D.C. Trip – Day Five (Final Day)

Need to catch up?

Day One
Day Two
Day Three
Day Four


Day Five – Wednesday

Did you breathe a sigh of relief when you read the title of this post? Go on now, you can admit it, you’re getting tired of hearing about our trip, right? 😀

I apologize if this has been boring for some of you, but considering I blog to journal my life, and our vacations are a big part of our lives (because we’re homebodies, for the most part, and when we get out, it’s a big deal to us), I, of course, have to chronicle our adventures and record my thoughts about said adventures.

That and if I don’t write it down? I’ll forget it in like two weeks. *sigh* I WISH I were kidding.

We had done so much by this time that we were sort of at a loss as to what to do next. I had mentioned something about the National Geographic Society’s Explorers Hall (NGSEH) being fun because the book described it as such:

It’s like walking through a couple of National Geographic TV specials. Located on the first floor of the National Geographic Society’s headquarters, this small collection of exhibits showcases weather, geography, astronomy, biology, exploration, and space era castles under siege, to imaginary monsters and manipulated photographs.

Doesn’t that sound like something a couple of teenage boys MIGHT be interested in, if only for an hour?

Uh, no. Either the person who wrote this review was on crack and IMAGINED all of these cool things, or the NGSEH changed their exhibit because when we got there? It was the entire history of China.

Now, nothing against China, or it’s history, but we weren’t expecting to see huge photographs of cute little China children or read about the history of trade relations with China. We were expecting … well, I’m not sure what we were expecting, but it wasn’t what we saw.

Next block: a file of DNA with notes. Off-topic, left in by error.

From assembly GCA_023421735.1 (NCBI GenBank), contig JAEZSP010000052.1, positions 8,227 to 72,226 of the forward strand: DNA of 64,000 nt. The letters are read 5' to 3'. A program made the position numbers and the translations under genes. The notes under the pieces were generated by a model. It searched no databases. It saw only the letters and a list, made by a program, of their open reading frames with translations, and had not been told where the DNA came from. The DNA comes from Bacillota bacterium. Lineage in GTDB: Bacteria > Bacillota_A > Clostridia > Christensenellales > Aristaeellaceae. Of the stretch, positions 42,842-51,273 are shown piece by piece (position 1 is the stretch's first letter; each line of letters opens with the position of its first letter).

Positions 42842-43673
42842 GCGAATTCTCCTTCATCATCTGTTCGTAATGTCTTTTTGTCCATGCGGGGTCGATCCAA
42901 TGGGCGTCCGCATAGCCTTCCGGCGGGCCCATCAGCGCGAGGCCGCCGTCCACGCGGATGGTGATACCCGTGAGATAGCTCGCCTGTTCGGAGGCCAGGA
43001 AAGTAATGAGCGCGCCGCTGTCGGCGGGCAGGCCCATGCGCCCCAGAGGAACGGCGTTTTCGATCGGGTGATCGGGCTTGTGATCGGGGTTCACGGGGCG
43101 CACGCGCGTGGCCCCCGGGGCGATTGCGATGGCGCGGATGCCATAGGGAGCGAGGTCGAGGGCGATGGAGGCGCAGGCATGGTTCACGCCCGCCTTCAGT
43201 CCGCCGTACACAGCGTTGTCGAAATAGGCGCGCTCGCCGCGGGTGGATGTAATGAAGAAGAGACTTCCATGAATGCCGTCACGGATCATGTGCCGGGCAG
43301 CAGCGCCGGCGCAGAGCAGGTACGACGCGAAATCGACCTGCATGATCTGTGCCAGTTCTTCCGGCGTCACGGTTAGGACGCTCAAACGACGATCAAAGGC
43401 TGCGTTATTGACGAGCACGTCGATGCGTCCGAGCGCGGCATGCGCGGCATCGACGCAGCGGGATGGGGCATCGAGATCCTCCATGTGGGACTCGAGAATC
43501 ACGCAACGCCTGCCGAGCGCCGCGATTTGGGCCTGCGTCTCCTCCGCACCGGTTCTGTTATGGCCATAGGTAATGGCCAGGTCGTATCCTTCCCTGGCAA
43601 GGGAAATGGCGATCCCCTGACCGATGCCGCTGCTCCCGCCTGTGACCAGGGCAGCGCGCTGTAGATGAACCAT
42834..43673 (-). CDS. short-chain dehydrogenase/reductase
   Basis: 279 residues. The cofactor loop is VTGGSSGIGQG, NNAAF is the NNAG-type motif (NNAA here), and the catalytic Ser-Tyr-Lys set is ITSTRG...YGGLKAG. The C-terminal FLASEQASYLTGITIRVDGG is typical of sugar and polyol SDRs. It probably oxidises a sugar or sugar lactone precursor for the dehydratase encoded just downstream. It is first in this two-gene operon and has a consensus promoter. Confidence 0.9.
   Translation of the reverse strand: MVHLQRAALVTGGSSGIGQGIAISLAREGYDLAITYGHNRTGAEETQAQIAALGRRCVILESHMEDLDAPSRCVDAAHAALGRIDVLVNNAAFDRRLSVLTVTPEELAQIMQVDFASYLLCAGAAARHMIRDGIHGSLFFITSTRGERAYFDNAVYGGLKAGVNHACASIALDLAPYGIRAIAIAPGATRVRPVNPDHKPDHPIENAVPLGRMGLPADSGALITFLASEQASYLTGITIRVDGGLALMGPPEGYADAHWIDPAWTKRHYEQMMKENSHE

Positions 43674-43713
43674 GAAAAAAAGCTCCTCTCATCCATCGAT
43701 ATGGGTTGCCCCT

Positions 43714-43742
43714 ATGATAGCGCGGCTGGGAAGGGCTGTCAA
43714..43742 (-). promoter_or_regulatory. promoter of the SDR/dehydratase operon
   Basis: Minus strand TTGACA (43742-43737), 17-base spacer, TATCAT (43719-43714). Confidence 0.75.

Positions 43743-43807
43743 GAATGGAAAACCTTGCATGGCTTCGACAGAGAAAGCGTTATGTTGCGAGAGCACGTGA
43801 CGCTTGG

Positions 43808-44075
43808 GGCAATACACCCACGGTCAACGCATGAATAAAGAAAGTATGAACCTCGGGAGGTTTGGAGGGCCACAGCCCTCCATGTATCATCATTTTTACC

Oh sure, the model ships were cool to look at …

National Geographic Museum

… but other than that? Snoozeville.

To top it off, this exhibit was on the ground floor of the NGSEH headquarters, which meant, it was swarming with business people … trying to go about their, er, business, and here we were, in the middle of them all, smelling like warm flesh, gritty from sweat and dressed comfortably (i.e. like tourists, i.e. sloppy and without one thought to fashion).

Can we say … AWKWARD? I couldn’t WAIT to get out of there. I felt so embarrassed and totally out of place trying to be a tourist and navigate myself through the sea of suits. I think we might have stayed for 20 minutes, tops. We zipped right out of there and back onto the streets faster than it takes you to fast forward through a National Geographic special (oh come on, you KNOW you do it).

We found ourselves back on the streets of D.C., in the business district, with nary another tourist in sight. I’m telling you, it was weird and we all felt pretty uncomfortable. And we were getting that snooty once over that people give each other whenever they are feeling superior to one another.

It was close to lunch by this time so we thought we would grab a bite to eat. We went to Potbelly. This was a new place to us, we had never even heard of the franchise before laying eyes on it, but we went in, ordered some sandwiches (which were DELICIOUS, btw. I had a tuna sandwich on toasted wheat bread – doesn’t that just make your mouth water??), and sat down to eat our meal. About ten minutes later, the whole place was crawling with suits. And our table was near the door, which meant we were literally surrounded by D.C. business people.

*sigh* I’ve never felt more self-conscious in all my life.

We quickly finished our meal and headed back to the Metro station. We hopped on, transferred lines, and hopped back off at the Archives Station (we really were becoming pros at the whole Metro system).

FINALLY. We were back in the land of tourists and I began to relax once more. We walked to the National Archives and got in line. The line wasn’t too bad when we got into it, but as per usual, the line increased about ten-fold shortly after we arrived. (This ALWAYS happens to us – we arrive someplace, it’s not that crowded and then *BAM*, suddenly the place is packed! It’s like, “Oh look! The M family has arrived! And they are so cool! We MUST do what they are doing so their coolness will rub off on us!” Seriously folks, it’s kind of creepy how everywhere we go, it gets busy. I’m sure it’s a coincidence, or is it ….? Sort of like how every time we go to a new restaurant, and we like it and we SAY we like it, it goes out of business three months later. Weird.)